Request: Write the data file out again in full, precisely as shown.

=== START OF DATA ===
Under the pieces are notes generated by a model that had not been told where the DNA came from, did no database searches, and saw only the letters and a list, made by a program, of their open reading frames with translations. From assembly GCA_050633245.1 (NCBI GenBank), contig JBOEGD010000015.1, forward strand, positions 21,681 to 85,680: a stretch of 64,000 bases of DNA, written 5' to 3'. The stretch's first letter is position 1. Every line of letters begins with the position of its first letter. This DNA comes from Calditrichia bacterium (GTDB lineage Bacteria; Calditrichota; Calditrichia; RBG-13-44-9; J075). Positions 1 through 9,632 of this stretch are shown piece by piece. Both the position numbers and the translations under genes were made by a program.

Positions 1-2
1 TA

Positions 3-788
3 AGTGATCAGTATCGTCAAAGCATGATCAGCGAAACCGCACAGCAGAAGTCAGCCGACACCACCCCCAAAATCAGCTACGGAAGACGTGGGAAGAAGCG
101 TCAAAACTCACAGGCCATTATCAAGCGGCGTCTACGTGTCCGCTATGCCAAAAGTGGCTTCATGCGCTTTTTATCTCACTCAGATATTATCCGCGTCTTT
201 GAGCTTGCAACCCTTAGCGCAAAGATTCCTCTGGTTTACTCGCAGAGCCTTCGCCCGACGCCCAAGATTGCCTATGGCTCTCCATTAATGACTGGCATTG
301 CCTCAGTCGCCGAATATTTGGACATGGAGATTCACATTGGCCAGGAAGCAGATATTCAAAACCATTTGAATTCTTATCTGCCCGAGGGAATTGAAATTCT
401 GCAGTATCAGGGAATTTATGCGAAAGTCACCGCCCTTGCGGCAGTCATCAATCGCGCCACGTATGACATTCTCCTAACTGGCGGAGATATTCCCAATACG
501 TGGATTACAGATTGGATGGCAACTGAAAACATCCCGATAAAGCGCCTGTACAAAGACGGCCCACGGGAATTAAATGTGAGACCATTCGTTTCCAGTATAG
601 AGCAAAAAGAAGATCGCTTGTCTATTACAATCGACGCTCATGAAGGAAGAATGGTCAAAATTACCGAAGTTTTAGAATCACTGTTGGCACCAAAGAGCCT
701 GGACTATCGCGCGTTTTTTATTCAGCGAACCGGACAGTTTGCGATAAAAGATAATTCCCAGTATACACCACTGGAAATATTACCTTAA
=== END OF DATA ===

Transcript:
Under the pieces are notes generated by a model that had not been told where the DNA came from, did no database searches, and saw only the letters and a list, made by a program, of their open reading frames with translations. From assembly GCA_050633245.1 (NCBI GenBank), contig JBOEGD010000015.1, forward strand, positions 21,681 to 85,680: a stretch of 64,000 bases of DNA, written 5' to 3'. The stretch's first letter is position 1. Every line of letters begins with the position of its first letter. This DNA comes from Calditrichia bacterium (GTDB lineage Bacteria; Calditrichota; Calditrichia; RBG-13-44-9; J075). Positions 1 through 9,632 of this stretch are shown piece by piece. Both the position numbers and the translations under genes were made by a program.

Positions 1-2
1 TA

Positions 3-788
3 AGTGATCAGTATCGTCAAAGCATGATCAGCGAAACCGCACAGCAGAAGTCAGCCGACACCACCCCCAAAATCAGCTACGGAAGACGTGGGAAGAAGCG
101 TCAAAACTCACAGGCCATTATCAAGCGGCGTCTACGTGTCCGCTATGCCAAAAGTGGCTTCATGCGCTTTTTATCTCACTCAGATATTATCCGCGTCTTT
201 GAGCTTGCAACCCTTAGCGCAAAGATTCCTCTGGTTTACTCGCAGAGCCTTCGCCCGACGCCCAAGATTGCCTATGGCTCTCCATTAATGACTGGCATTG
301 CCTCAGTCGCCGAATATTTGGACATGGAGATTCACATTGGCCAGGAAGCAGATATTCAAAACCATTTGAATTCTTATCTGCCCGAGGGAATTGAAATTCT
401 GCAGTATCAGGGAATTTATGCGAAAGTCACCGCCCTTGCGGCAGTCATCAATCGCGCCACGTATGACATTCTCCTAACTGGCGGAGATATTCCCAATACG
501 TGGATTACAGATTGGATGGCAACTGAAAACATCCCGATAAAGCGCCTGTACAAAGACGGCCCACGGGAATTAAATGTGAGACCATTCGTTTCCAGTATAG
601 AGCAAAAAGAAGATCGCTTGTCTATTACAATCGACGCTCATGAAGGAAGAATGGTCAAAATTACCGAAGTTTTAGAATCACTGTTGGCACCAAAGAGCCT
701 GGACTATCGCGCGTTTTTTATTCAGCGAACCGGACAGTTTGCGATAAAAGATAATTCCCAGTATACACCACTGGAAATATTACCTTAA